Liberals praise "Chretienomics" but never embrace it. I think they need to figure out an economic agenda that is similar to Harper's yet more gentler sounding, coming from a less polarizing figure then Harper would serve them well. Garneau's policy of opening of the telecommunications sector would likely play well with almost everyone. Hall Findlay's supply management policy however might be a bit confusing to campaign on, though she is right. The Liberals also need to embrace more freedoms for people, while they can't win an election on legalizing marajuana I don't think they'd ever lose because of it. Finding a balanced social policy is also needed to get the left, I think it could be smart to run on one major social program with the message of being able to afford only one at a time. Something like pharma care, as opposed to socialized daycare, may be a policy they can better sell today. Pharma care would effect a lot more people. By doing this they could attack the NDP for wanting to spend to much on all their social programs.

The party needs to take policies on the left and policies on the right and mix them together. I don't see anything wrong with them stealing some popular ideas from Harper and Mulcair and then mixing them with their own unique ideas.

I don't know what the chances of this happening are.
cosmostein





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PostPosted: Tue Jan 22, 2013 9:00 am    Post subject: Reply with quote

Progressive Tory wrote:
I didn't find Trudeau stood out in the debate much, but I didn't find he came off badly.

Garneau and Hall Findlay came off best in my opinion.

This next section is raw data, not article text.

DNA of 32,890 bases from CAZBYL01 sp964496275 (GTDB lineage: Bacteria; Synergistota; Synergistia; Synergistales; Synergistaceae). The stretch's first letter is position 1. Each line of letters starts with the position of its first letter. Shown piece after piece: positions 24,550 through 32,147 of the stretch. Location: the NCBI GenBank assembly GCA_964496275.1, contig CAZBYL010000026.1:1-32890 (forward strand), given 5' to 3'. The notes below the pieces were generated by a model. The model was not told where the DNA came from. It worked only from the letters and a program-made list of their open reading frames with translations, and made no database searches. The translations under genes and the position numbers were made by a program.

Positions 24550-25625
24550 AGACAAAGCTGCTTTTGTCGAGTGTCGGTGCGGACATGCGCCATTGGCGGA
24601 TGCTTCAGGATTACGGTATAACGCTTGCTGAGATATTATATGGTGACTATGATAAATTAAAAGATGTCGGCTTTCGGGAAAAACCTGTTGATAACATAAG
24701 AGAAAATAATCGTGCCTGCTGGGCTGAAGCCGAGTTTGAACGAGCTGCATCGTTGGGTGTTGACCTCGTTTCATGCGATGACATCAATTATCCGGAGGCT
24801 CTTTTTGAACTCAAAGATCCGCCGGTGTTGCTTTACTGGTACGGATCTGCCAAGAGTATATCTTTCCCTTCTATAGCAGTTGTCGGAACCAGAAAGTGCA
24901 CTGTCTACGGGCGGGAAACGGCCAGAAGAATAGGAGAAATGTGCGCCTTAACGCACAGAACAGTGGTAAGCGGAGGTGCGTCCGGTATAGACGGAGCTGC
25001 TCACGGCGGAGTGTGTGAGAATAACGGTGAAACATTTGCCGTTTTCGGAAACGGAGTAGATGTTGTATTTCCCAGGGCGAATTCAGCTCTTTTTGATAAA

He played it safe the entire debate;
Why jeopardize your status as frontrunner by actually saying anything?

Garneau and Hall Findlay did come off very well;
But policy isnt going to win them this election as leader.
Progressive Tory





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PostPosted: Tue Jan 22, 2013 1:04 pm    Post subject: Reply with quote

cosmostein wrote:
Progressive Tory wrote:
I didn't find Trudeau stood out in the debate much, but I didn't find he came off badly.

Garneau and Hall Findlay came off best in my opinion.


He played it safe the entire debate;
Why jeopardize your status as frontrunner by actually saying anything?

Garneau and Hall Findlay did come off very well;
But policy isnt going to win them this election as leader.


Any frontrunner would do what Trudeau did I suppose. As well if he's serious about grassroots engagement in policy that's a good thing. As I think I've said here before they need Liberal policies and not just Dion-policies, Ignatieff-policies, or Trudeau-policies.
Bugs





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PostPosted: Fri Jan 25, 2013 1:26 am    Post subject: Reply with quote

This, via Small Dead Animals ...
Quote:
Here is the reaction of well known B.C. political pundit, Alex G. Tsakumis, republished with permission: